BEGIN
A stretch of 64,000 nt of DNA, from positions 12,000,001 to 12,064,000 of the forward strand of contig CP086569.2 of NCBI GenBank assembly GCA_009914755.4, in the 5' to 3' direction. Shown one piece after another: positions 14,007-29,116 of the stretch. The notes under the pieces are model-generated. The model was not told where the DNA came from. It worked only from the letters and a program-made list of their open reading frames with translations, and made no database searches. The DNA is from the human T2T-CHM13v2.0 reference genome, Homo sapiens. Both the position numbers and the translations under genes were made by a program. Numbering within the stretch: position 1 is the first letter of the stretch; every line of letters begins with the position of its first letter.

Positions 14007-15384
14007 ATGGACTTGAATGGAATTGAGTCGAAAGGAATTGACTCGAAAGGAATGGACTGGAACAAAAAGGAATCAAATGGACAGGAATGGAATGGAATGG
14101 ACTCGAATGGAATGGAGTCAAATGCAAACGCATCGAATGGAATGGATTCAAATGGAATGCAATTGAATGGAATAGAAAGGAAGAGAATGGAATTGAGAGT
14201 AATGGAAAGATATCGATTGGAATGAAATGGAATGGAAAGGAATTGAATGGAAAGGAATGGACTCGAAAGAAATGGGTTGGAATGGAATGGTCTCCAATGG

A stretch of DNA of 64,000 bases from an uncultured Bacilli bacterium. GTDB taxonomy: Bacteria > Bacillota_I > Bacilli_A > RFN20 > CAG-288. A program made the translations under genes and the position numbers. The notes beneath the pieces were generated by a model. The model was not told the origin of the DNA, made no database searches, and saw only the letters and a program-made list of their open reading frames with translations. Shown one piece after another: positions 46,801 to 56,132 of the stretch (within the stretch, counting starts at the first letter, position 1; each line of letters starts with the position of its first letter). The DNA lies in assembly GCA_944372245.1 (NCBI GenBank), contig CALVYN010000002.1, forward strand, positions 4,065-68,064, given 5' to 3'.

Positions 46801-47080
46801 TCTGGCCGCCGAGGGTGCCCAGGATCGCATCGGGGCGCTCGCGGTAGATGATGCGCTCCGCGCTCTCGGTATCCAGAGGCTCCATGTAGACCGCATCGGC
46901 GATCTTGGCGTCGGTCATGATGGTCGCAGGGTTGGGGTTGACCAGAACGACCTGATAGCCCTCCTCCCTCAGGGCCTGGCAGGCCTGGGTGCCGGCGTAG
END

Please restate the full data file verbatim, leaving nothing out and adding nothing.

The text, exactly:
A stretch of 64,000 nt of DNA, from positions 12,000,001 to 12,064,000 of the forward strand of contig CP086569.2 of NCBI GenBank assembly GCA_009914755.4, in the 5' to 3' direction. Shown one piece after another: positions 14,007-29,116 of the stretch. The notes under the pieces are model-generated. The model was not told where the DNA came from. It worked only from the letters and a program-made list of their open reading frames with translations, and made no database searches. The DNA is from the human T2T-CHM13v2.0 reference genome, Homo sapiens. Both the position numbers and the translations under genes were made by a program. Numbering within the stretch: position 1 is the first letter of the stretch; every line of letters begins with the position of its first letter.

Positions 14007-15384
14007 ATGGACTTGAATGGAATTGAGTCGAAAGGAATTGACTCGAAAGGAATGGACTGGAACAAAAAGGAATCAAATGGACAGGAATGGAATGGAATGG
14101 ACTCGAATGGAATGGAGTCAAATGCAAACGCATCGAATGGAATGGATTCAAATGGAATGCAATTGAATGGAATAGAAAGGAAGAGAATGGAATTGAGAGT
14201 AATGGAAAGATATCGATTGGAATGAAATGGAATGGAAAGGAATTGAATGGAAAGGAATGGACTCGAAAGAAATGGGTTGGAATGGAATGGTCTCCAATGG

A stretch of DNA of 64,000 bases from an uncultured Bacilli bacterium. GTDB taxonomy: Bacteria > Bacillota_I > Bacilli_A > RFN20 > CAG-288. A program made the translations under genes and the position numbers. The notes beneath the pieces were generated by a model. The model was not told the origin of the DNA, made no database searches, and saw only the letters and a program-made list of their open reading frames with translations. Shown one piece after another: positions 46,801 to 56,132 of the stretch (within the stretch, counting starts at the first letter, position 1; each line of letters starts with the position of its first letter). The DNA lies in assembly GCA_944372245.1 (NCBI GenBank), contig CALVYN010000002.1, forward strand, positions 4,065-68,064, given 5' to 3'.

Positions 46801-47080
46801 TCTGGCCGCCGAGGGTGCCCAGGATCGCATCGGGGCGCTCGCGGTAGATGATGCGCTCCGCGCTCTCGGTATCCAGAGGCTCCATGTAGACCGCATCGGC
46901 GATCTTGGCGTCGGTCATGATGGTCGCAGGGTTGGGGTTGACCAGAACGACCTGATAGCCCTCCTCCCTCAGGGCCTGGCAGGCCTGGGTGCCGGCGTAG